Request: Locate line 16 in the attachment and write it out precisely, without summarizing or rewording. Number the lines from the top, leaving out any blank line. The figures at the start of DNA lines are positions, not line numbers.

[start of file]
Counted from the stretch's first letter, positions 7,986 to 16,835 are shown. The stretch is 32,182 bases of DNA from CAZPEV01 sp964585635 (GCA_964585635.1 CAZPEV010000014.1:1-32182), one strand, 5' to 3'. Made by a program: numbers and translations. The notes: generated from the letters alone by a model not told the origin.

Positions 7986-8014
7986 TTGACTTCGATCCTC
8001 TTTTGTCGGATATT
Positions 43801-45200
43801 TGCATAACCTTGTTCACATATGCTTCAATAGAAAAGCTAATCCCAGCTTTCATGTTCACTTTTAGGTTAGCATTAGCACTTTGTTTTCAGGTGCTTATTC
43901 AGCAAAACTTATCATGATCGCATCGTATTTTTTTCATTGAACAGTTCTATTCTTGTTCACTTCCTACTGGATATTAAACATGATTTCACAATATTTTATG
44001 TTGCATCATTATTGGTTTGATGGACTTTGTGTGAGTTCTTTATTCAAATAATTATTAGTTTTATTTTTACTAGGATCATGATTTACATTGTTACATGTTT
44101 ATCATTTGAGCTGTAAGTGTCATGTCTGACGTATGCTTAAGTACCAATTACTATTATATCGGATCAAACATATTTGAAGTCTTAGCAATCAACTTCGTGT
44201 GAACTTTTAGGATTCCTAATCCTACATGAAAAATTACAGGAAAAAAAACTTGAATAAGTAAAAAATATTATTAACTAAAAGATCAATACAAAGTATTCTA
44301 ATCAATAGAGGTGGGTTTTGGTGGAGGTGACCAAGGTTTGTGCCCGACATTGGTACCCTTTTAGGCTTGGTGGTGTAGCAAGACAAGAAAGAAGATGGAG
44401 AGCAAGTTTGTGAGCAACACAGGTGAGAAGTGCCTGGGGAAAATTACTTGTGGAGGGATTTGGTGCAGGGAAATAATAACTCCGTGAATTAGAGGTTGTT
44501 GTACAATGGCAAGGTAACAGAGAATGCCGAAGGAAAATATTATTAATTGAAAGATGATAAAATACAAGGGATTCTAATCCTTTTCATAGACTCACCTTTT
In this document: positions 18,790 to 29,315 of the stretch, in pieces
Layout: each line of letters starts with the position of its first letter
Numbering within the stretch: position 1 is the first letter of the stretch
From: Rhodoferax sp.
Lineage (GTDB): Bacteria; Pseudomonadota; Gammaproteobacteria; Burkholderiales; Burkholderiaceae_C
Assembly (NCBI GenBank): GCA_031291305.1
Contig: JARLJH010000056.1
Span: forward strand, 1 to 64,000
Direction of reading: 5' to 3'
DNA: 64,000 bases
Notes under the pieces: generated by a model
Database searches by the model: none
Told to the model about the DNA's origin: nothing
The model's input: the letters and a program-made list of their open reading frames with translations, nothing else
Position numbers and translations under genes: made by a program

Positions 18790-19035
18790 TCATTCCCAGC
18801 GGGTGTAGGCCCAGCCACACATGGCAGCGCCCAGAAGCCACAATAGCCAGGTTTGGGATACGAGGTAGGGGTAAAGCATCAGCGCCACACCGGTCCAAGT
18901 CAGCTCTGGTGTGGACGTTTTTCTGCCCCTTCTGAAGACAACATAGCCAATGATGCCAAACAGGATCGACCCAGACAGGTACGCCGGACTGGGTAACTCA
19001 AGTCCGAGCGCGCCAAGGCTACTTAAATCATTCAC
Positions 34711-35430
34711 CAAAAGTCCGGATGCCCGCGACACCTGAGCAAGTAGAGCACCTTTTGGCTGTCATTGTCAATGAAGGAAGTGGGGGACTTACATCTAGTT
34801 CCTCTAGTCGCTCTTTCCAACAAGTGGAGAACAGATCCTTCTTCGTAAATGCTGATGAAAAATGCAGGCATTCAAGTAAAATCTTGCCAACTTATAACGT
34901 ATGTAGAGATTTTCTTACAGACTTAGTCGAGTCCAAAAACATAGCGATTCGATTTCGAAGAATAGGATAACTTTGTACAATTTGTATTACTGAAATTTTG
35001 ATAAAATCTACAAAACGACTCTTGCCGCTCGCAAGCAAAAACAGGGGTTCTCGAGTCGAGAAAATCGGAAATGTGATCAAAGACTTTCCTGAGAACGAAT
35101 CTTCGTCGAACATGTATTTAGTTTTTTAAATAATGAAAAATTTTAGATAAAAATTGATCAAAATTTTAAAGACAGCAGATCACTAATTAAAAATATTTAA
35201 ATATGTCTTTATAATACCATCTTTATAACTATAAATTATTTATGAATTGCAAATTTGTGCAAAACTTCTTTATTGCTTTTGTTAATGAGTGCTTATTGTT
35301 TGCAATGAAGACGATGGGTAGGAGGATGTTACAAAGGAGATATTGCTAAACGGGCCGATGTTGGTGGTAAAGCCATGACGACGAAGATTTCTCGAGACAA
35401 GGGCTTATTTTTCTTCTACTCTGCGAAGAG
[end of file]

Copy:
Numbering within the stretch: position 1 is the first letter of the stretch